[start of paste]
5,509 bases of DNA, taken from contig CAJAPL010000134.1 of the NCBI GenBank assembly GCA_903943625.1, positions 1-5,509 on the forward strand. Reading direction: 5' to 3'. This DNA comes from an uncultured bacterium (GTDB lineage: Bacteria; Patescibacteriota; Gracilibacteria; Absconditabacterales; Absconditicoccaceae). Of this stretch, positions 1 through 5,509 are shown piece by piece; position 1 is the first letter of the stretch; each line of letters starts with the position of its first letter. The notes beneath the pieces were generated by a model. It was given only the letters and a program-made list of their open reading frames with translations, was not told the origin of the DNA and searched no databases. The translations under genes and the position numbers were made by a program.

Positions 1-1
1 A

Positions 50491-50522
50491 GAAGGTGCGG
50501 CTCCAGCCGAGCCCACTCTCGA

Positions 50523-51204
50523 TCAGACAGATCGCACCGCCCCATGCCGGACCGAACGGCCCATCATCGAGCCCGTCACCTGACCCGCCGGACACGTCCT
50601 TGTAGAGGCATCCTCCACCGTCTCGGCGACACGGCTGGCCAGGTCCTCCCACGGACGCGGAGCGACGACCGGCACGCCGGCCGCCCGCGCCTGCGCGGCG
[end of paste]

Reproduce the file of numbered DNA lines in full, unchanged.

5,509 bases of DNA, taken from contig CAJAPL010000134.1 of the NCBI GenBank assembly GCA_903943625.1, positions 1-5,509 on the forward strand. Reading direction: 5' to 3'. This DNA comes from an uncultured bacterium (GTDB lineage: Bacteria; Patescibacteriota; Gracilibacteria; Absconditabacterales; Absconditicoccaceae). Of this stretch, positions 1 through 5,509 are shown piece by piece; position 1 is the first letter of the stretch; each line of letters starts with the position of its first letter. The notes beneath the pieces were generated by a model. It was given only the letters and a program-made list of their open reading frames with translations, was not told the origin of the DNA and searched no databases. The translations under genes and the position numbers were made by a program.

Positions 1-1
1 A

Positions 50491-50522
50491 GAAGGTGCGG
50501 CTCCAGCCGAGCCCACTCTCGA

Positions 50523-51204
50523 TCAGACAGATCGCACCGCCCCATGCCGGACCGAACGGCCCATCATCGAGCCCGTCACCTGACCCGCCGGACACGTCCT
50601 TGTAGAGGCATCCTCCACCGTCTCGGCGACACGGCTGGCCAGGTCCTCCCACGGACGCGGAGCGACGACCGGCACGCCGGCCGCCCGCGCCTGCGCGGCG